Changes to the SC/ST Act were just the trigger. The Bharat Bandh gave expression to the pent-up anger of disadvantaged sections against casteism in our society
The recent protests by Dalits youth across the country protesting dilution of the SC/ST Act indicates a huge shift in the Indian social fabric. The upsurge of Dalit community is significant and a positive shift against the oppression that existed for decades.
The immediate protest is against changes in the SC/ST Act but there was already simmering anger among youths. Dalits have been killed for growing a moustache, daring to watch an upper-caste folk dance, allegedly for owning and riding a horse, for all kinds of defiance of social norms that prevents them from enjoying the simple pleasures of being human.
On April 2, there was a significant difference in the attitude of the community. Now the youth speaks about reality and discrimination before the world. They point towards the traditional age-old bias in India due to caste discrimination.
Dalit movements are common in Maharashtra, Gujarat and Uttar Pradesh. Somehow in Uttar Pradesh a national party represented Dalits while in Maharashtra protests have taken place before on issues related to the community. However, there was no awakening in states like Rajasthan, Madhya Pradesh and Punjab. The recent protests across the country were disorganized, unmanned and without a political leadership. What prompted this awakening? This question surfaced after the day-long protest.
On Monday, more than 100 passenger and mail train services were affected as protestors squatted on the tracks to enforce an all-India shutdown against the dilution of the SC/ST Act. The protestors blocked rail and road traffic in Rajasthan, Odisha, Bihar, Uttar Pradesh, Haryana and Delhi.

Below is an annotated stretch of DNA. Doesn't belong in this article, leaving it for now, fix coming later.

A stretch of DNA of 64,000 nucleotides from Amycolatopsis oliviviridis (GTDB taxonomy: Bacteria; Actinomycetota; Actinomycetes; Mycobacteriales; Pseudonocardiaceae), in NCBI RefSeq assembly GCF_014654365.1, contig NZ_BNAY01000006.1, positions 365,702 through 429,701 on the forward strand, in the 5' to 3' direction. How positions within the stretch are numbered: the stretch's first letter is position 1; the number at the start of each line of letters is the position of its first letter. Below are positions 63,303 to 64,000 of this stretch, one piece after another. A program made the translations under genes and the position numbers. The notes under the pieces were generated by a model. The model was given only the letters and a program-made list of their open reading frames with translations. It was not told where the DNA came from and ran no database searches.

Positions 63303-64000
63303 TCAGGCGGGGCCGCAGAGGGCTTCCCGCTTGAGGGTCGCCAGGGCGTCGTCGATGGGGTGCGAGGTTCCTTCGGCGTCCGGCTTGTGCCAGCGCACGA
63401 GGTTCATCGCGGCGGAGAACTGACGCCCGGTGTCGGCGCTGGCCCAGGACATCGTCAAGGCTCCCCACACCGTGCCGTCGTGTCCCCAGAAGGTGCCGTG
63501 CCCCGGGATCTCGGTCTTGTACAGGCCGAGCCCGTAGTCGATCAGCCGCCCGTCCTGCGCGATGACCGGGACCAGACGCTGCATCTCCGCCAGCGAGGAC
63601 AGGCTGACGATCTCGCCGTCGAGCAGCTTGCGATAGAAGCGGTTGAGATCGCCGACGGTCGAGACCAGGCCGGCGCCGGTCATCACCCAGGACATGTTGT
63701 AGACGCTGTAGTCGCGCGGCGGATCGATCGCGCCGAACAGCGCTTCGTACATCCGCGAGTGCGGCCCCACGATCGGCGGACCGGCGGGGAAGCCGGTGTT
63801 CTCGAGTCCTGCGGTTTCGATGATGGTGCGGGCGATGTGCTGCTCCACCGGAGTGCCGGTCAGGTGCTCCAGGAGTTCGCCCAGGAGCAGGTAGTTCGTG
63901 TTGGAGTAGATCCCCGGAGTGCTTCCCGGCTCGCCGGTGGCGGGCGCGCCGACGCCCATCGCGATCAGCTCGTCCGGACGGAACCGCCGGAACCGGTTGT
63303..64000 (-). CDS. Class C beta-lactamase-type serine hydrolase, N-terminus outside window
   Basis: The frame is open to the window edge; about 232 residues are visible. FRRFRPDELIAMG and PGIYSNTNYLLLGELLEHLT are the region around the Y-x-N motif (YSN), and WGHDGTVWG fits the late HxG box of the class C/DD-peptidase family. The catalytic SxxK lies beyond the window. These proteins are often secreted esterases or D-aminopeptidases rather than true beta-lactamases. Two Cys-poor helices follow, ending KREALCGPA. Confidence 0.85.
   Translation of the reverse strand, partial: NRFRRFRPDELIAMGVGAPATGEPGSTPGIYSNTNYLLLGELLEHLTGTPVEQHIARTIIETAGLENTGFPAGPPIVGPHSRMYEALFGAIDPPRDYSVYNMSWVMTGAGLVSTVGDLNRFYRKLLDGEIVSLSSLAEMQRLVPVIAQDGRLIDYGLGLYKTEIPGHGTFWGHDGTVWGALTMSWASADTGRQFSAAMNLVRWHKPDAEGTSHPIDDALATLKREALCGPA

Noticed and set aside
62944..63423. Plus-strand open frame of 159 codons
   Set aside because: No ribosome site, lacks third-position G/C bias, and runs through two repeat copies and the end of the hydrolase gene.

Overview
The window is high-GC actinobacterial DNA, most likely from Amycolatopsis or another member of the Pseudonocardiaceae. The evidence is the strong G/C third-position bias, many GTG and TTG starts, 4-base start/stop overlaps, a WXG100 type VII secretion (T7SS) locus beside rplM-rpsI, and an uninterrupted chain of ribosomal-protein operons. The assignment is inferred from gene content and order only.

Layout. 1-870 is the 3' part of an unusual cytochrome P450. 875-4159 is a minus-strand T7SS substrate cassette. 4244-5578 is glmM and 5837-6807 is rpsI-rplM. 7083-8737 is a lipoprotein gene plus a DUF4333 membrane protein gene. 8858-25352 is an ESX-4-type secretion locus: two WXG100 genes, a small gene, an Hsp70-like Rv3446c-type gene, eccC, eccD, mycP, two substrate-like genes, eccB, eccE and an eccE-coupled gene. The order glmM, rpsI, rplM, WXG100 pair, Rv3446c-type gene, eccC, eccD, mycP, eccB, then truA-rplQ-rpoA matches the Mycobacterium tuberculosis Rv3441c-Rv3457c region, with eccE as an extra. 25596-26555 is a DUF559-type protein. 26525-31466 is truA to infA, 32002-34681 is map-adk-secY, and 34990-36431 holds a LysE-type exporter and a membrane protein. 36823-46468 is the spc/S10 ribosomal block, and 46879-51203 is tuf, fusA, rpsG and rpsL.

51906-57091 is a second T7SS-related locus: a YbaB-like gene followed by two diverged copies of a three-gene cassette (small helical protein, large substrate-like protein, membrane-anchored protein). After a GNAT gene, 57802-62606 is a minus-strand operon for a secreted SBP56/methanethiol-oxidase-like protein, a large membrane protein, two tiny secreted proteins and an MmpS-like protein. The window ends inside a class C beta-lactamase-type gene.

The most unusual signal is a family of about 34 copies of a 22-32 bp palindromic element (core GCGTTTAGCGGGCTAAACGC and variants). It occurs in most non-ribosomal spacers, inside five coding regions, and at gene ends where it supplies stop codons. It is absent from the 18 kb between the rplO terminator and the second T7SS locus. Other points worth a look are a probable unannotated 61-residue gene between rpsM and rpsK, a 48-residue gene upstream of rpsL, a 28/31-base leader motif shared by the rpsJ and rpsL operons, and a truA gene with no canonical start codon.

The Bharat Bandh strike was called against the Supreme Court’s order to dilute the stringent provisions mandating immediate arrest under the SC/ST Prevention of Atrocities (POA) Act. The bandh was reportedly supported by several groups such as the Peasants and Workers Party, the Prakash Ambedkar-led Bharip Bahujan Mahasangh, the Centre of Indian Trade Unions, the Jati Aant Sangharsh Samiti, the Rashtriya Seva Dal, and National Dalit Movement for Justice, among others.
The railways said across its zones, the protestors started gathering at the rail yards since early morning. The services were disrupted when a mob arrived at the Ghaziabad yard around 10 am, Northern Railway officials said. Many trains, including the Saptakranti Express, Utkal Express, Gatiman Express, the Bhubaneswar and Ranchi Rajdhani and the Kanpur Shatabdi, were stopped ahead of Ghaziabad at Meerut and Modinagar.
A mob of about 2,000 people disrupted train services at the Hapur station. In Agra, the protest turned violent when local cops reportedly tried to contain a large group. Massive protests have also been reported from several other parts of the country, including Punjab’s Ludhiana and Zirakpur. Protestors stopped train came from Odisha Sambalpur. In Bihar’s Aara district, activists of different groups stopped the train.
According to media reports, the protestors belonged to Bhim Army in Bihar carried posters, flags and banners and blocked national and state highways — apart from long-distance trains. In several localities in Patna, supporters of the Bhim Army forced shops to close and blocked roads by burning tyres, claimed police reports.